Note: I am not an expert on this topic, some of my statements are "what I heard on the internet", but I think I csan still clear up some misconceptions.
 In general, I would rely on platform-specifics such as x86 atomic reads and lack of OOOX only in isolated, local optimizations that are guarded by an
#ifdef checking the target platform, ideally accompanied by a portable solution in the
Things to look out for
- atomicity of read / write operations
- reordering due to compiler optimizations (this includes a different order seen by another thread due to simple register caching)
- out-of-order execution in the CPU
1. As far as I understand it is, because function is protected and no reordering could be done by compiler inside.
 To clarify: the
_ReadWriteBarrier provides protection against instruction reordering, however, you have to look beyond the scope of the function.
_ReadWriteBarrier has been fixed in VS 2010 to do that, earlier versions may be broken (depending on the optimizations they actually do).
Optimization isn't limited to functions. There are multiple mechanisms (automatic inlining, link time code generation) that span functions and even compilation units (and can provide much more significant optimizations than small-scoped register caching).
2. Visual C++ [...] makes volatile reads and writes atomic loads and stores,
Where did you find that? MSDN says that beyond the standard, will put memory barriers around reads and writes, no guarantee for atomic reads.
 Note that C#, Java, Delphi etc. have different memory mdoels and may make different guarantees.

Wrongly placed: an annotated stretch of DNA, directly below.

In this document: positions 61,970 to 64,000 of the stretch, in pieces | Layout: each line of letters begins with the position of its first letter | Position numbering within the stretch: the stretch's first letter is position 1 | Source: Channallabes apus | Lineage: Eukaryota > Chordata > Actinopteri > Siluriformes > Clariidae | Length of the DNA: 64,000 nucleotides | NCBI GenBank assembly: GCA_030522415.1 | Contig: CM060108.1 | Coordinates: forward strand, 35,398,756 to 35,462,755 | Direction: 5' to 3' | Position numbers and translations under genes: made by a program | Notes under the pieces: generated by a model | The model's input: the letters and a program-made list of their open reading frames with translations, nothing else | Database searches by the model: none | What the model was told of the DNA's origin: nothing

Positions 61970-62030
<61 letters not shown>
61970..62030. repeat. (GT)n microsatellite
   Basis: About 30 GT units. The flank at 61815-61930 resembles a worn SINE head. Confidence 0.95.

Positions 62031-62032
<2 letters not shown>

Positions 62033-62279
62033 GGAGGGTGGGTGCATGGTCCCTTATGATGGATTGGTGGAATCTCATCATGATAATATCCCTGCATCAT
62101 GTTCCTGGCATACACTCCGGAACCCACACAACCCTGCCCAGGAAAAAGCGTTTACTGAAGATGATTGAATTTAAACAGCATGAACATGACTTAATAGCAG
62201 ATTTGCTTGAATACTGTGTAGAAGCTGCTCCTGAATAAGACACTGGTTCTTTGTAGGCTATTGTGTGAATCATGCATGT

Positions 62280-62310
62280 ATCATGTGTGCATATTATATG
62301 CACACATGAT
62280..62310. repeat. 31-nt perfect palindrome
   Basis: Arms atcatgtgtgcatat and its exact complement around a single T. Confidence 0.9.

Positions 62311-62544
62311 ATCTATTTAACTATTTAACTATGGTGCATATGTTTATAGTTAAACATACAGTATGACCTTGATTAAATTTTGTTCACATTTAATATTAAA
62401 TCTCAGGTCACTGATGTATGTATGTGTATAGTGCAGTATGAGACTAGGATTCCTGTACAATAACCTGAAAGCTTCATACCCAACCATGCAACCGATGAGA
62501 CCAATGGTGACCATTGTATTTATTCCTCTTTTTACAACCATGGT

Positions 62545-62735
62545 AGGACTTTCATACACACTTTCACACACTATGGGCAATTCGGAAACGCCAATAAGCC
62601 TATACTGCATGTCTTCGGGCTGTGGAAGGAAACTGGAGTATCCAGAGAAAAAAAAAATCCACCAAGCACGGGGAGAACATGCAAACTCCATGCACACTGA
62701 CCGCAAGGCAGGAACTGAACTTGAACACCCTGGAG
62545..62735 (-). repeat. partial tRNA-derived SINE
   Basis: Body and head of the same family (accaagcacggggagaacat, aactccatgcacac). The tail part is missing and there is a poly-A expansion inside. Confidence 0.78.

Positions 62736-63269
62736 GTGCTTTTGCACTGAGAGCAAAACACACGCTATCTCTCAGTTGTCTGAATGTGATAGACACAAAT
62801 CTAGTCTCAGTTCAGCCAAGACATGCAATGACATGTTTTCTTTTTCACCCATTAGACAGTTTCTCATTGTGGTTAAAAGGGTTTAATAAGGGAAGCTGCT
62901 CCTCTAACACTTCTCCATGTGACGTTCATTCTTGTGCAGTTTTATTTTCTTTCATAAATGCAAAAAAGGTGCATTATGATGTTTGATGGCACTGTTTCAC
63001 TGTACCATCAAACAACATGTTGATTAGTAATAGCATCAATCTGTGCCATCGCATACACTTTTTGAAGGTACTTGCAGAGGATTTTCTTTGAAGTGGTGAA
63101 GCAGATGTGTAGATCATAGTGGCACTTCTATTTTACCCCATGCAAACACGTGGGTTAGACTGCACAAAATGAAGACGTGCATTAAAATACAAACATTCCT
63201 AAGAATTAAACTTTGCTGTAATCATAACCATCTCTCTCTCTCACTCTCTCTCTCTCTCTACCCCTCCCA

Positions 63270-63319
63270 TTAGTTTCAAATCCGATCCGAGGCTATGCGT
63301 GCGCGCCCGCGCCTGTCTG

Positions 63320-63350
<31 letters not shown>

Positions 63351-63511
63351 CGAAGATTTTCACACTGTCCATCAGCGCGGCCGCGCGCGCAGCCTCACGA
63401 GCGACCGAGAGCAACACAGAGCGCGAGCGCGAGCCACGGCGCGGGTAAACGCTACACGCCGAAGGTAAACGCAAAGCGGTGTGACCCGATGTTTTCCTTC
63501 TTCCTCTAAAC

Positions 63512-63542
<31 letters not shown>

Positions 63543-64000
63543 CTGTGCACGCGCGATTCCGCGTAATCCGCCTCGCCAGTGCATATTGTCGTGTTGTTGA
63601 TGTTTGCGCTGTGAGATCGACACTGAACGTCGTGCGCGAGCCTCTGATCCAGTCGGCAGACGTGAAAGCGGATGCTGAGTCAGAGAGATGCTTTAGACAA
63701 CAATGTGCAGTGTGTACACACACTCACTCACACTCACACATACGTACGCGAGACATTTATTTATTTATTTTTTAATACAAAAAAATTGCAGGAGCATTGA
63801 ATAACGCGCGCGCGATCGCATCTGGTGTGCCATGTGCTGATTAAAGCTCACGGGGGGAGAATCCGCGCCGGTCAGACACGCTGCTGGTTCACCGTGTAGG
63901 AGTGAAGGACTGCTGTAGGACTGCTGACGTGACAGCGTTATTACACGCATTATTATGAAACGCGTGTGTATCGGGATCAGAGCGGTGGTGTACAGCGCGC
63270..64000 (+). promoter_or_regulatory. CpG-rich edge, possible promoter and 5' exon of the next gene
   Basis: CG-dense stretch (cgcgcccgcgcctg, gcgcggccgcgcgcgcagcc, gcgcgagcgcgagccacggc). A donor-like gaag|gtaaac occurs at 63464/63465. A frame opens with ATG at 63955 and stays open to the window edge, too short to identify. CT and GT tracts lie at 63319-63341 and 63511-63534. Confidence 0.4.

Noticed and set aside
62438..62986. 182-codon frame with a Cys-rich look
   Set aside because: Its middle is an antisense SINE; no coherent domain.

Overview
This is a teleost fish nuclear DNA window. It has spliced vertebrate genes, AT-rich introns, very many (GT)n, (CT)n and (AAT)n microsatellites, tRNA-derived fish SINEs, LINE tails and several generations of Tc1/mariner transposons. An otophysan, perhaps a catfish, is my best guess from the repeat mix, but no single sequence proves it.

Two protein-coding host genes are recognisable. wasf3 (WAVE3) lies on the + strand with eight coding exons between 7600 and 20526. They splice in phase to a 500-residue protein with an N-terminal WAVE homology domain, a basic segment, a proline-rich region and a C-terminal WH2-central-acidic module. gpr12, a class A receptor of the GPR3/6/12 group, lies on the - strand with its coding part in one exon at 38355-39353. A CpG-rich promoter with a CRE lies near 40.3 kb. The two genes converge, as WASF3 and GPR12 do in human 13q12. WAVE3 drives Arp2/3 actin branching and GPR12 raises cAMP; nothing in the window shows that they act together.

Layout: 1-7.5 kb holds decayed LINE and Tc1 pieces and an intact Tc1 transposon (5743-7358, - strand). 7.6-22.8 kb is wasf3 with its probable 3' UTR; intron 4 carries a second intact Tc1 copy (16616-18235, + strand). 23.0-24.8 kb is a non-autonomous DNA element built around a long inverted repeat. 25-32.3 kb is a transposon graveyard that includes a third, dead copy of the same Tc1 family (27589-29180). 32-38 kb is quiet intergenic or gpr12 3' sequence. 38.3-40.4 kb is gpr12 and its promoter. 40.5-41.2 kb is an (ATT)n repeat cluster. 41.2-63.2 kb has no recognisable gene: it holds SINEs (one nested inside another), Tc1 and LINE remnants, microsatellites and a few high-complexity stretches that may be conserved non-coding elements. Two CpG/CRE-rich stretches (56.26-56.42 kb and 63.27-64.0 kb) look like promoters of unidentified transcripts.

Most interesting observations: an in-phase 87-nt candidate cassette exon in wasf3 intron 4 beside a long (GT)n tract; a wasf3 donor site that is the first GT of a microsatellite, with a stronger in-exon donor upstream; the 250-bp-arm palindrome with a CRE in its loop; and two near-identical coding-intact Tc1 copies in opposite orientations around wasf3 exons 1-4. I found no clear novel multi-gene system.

3. plain loads and stores are supposed to be atomic on x86 anyway, right?
No, they are not. Unaligned reads are not atomic. They happen to be atomic if they are well-aligned - a fact I'd not rely on unless it's isolated and easily exchanged. Otherwise your "simplificaiton fo x86" becomes a lockdown to that target.
 Unaligned reads happen:
char * c = new char[sizeof(int)+1];
load(*(int *)c); // allowed by standard to be unaligned
load(*(int *)(c+1)); // unaligned with most allocators
load(foo.i); // caller said so
This is of course all academic if you remember the parameter must be aligned, and you control all code. I wouldn't write such code anymore, because I've been bitten to often by laziness of the past.
4. Plain load has acquire semantics on x86, plain store has release semantics
No. x86 processors do not use out-of-order execution (or rather, no visible OOOX - I think), but this doesn't stop the optimizer from reordering instructions.
5. _ReadBarrier / _WriteBarrier / _ReadWriteBarrier do all the magic
They don't - they just prevent reordering by the optimizer. MSDN finally made it a big bad warning for VS2010, but the information apparently applies to previous versions as well.
Now, to your question.
I assume the purpose of the snippet is to pass any variable N, and load it (atomically?) The straightforward choice would be an interlocked read or (on Visual C++ 2005 and later) a volatile read.
Otherwise you'd need a barrier for both compiler and CPU before the read, in VC++ parlor this would be:
int load(int& var)
// force Optimizer to complete all memory writes:
// (Note that this had issues before VC++ 2010)
// force CPU to settle all pending read/writes, and not to start new ones:
// now, read.
int value = var;
_WriteBarrier has a second warning in MSDN:
*In past versions of the Visual C++ compiler, the _ReadWriteBarrier and _WriteBarrier functions were enforced only locally and did not affect functions up the call tree. These functions are now enforced all the way up the call tree.*
I hope that is correct. stackoverflowers, please correct me if I'm wrong.